primitive weapons. You say that you still only get one shot. OK then let
me use a single shot center fire. Hell,now they even have electric ignition.
Not even a primer! I shoot my old .45 Kentucky, for fun so far.
I've shot some of the newest "muzzle loaders" they aren't even in the same class.

I guess I was looking for arguments for or against. I can see both sides.
Some may say that anything that makes a weapon more accurate/humane
is better and more ethical. Some may say that the spirit in which the season
was created has been circumvented by technology and should be addressed.
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Re: Have Muzzleloaders gone too far?

Postby Duplex lover » Thu Mar 01, 2012 2:14 pm

I think in MT 45 cal is as small as you can go, Shot gun is the same way in a restricted area you can't use sabots and pistols have to be traditional pistol loads and strait wall.
I'm kind of leaning toward the idea you should have to be more on the Traditional side if you want a special season. Just My two cents.
Did you know you need a special permit to use a speer to hunt with for big game? strange...
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Re: Have Muzzleloaders gone too far?

Postby clampdaddy » Sun Mar 04, 2012 9:11 pm

I think that it has gone to far. To my thinking a muzzle loader being used during a special muzzle loader season should use loose powder, no plastic sabots, and be equipped with iron sights only.
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Re: Have Muzzleloaders gone too far?

Postby apexhunter » Sun Mar 04, 2012 9:48 pm

clampdaddy wrote:I think that it has gone to far. To my thinking a muzzle loader being used during a special muzzle loader season should use loose powder, no plastic sabots, and be equipped with iron sights only.


Some states do have restrictions like this as they deem their primitive weapon season to be one where truly primitive weapons are used. I've hunted with a scoped inline using maxi balls and pellet form powder but with the more modern improvements in the guns, improved projectiles and smokeless powder they are verging on losing the primitive moniker.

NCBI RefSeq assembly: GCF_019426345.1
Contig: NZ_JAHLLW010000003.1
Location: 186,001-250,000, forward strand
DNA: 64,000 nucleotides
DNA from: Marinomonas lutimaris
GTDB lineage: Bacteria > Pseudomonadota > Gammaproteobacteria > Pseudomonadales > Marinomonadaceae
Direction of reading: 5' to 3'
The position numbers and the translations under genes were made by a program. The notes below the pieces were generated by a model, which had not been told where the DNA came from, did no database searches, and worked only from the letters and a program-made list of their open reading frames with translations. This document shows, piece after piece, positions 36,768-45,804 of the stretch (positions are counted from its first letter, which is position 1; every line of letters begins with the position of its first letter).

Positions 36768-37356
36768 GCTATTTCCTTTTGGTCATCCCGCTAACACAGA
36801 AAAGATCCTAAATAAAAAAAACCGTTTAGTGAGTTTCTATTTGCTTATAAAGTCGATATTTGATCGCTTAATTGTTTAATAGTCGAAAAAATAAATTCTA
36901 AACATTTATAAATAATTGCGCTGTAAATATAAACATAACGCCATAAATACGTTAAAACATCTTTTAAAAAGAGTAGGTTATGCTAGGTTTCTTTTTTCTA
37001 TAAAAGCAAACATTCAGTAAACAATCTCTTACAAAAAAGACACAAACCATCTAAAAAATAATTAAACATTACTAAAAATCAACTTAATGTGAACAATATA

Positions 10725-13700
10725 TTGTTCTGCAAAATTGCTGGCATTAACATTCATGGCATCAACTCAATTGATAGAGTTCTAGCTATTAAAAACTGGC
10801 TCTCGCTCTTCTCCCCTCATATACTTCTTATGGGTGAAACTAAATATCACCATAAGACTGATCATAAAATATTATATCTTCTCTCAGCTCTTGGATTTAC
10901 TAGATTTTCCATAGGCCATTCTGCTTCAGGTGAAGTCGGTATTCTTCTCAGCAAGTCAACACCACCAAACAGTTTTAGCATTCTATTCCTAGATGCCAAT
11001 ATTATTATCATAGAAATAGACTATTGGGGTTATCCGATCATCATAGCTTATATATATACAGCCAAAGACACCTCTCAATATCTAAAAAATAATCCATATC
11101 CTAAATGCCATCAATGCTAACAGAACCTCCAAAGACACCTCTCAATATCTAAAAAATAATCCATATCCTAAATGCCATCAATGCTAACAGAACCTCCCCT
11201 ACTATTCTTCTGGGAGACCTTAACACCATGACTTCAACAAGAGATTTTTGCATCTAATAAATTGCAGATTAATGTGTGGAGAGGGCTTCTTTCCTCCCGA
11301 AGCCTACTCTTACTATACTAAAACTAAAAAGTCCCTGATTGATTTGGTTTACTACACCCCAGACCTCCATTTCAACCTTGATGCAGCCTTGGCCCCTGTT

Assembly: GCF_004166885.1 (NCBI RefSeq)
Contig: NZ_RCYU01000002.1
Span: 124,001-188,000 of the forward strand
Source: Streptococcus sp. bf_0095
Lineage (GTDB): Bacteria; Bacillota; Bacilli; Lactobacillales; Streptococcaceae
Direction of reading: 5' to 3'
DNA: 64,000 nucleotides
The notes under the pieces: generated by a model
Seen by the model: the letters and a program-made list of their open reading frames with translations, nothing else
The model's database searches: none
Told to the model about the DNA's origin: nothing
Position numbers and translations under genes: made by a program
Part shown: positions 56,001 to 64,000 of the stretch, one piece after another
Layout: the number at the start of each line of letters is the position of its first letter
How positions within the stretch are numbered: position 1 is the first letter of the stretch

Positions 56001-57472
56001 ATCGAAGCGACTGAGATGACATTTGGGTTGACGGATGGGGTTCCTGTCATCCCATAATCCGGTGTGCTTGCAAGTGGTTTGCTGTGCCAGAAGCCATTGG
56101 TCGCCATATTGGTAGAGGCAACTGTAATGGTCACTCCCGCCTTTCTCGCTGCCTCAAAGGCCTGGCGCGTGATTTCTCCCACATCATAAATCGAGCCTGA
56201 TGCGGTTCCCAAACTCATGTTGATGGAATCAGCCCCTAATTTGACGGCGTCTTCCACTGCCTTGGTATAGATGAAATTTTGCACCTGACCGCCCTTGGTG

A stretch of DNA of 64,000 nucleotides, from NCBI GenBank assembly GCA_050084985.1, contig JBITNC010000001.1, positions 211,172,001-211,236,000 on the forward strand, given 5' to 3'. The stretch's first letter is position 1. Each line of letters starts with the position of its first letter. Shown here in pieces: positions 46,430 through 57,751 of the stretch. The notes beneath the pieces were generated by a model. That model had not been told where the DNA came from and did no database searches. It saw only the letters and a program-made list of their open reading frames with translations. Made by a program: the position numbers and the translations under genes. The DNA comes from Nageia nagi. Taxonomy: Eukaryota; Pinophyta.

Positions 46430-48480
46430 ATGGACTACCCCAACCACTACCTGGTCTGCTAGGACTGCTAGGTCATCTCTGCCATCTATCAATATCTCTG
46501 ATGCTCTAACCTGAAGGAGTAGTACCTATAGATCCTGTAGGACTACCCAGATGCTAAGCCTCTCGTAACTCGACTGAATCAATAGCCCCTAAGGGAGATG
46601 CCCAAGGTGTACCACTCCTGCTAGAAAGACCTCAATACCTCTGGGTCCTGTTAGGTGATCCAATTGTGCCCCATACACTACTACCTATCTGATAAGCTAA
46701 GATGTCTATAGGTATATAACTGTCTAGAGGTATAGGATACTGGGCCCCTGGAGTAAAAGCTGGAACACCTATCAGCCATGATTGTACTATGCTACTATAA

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Re: Have Muzzleloaders gone too far?

Postby TopWop » Sun Mar 04, 2012 10:41 pm

Here are Montana's regs for Deer,Elk,Antelope
• Muzzleloader
- must not be capable of being loaded
from the breech of the barrel;
- may not be loaded with any preprepared
paper or metallic cartridges;
- must be charged with black powder,
pyrodex, or an equivalent;
- must be ignited by a percussion,
flintlock, matchlock, or wheelock
mechanism;
- must be a minimum of .45 caliber;
- may have no more than two barrels;
and
- must only use plain lead projectiles, not
sabots or similar projectiles.

I don't think the new electric ignition systems meet those requirements.
I went to the range today with my Uncle and we were shooting our traditional
muzzle loaders. The only mods to our guns were adapters to 209 primers.
I was shooting .45 balls and my uncle was shooting .50 power belts.
We had a lot of fun. The guy next to us was shooting in-line with pellets and
a scope. He definitely got more rounds down range. I think we had more fun.
Who knows.

I just think it's an interesting debate and would like to hear more input
as I am very new to muzzle loading.
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Re: Have Muzzleloaders gone too far?

Postby Preacher1011 » Mon Mar 05, 2012 2:01 pm

I don't care if people use inline muzzloaders as long as they use iron sights. I have an inline and refuse to put a scope on it. An inline with a scope is pretty much the same thing as a single shot rifle. I also have a Hawken rifle. I enjoy shooting it much more than my inline, and didn't even shoot my inline last year.
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Re: Have Muzzleloaders gone too far?

Postby mw46 » Mon Mar 05, 2012 9:32 pm

TopWop wrote:. You say that you still only get one shot. OK then let
me use a single shot center fire.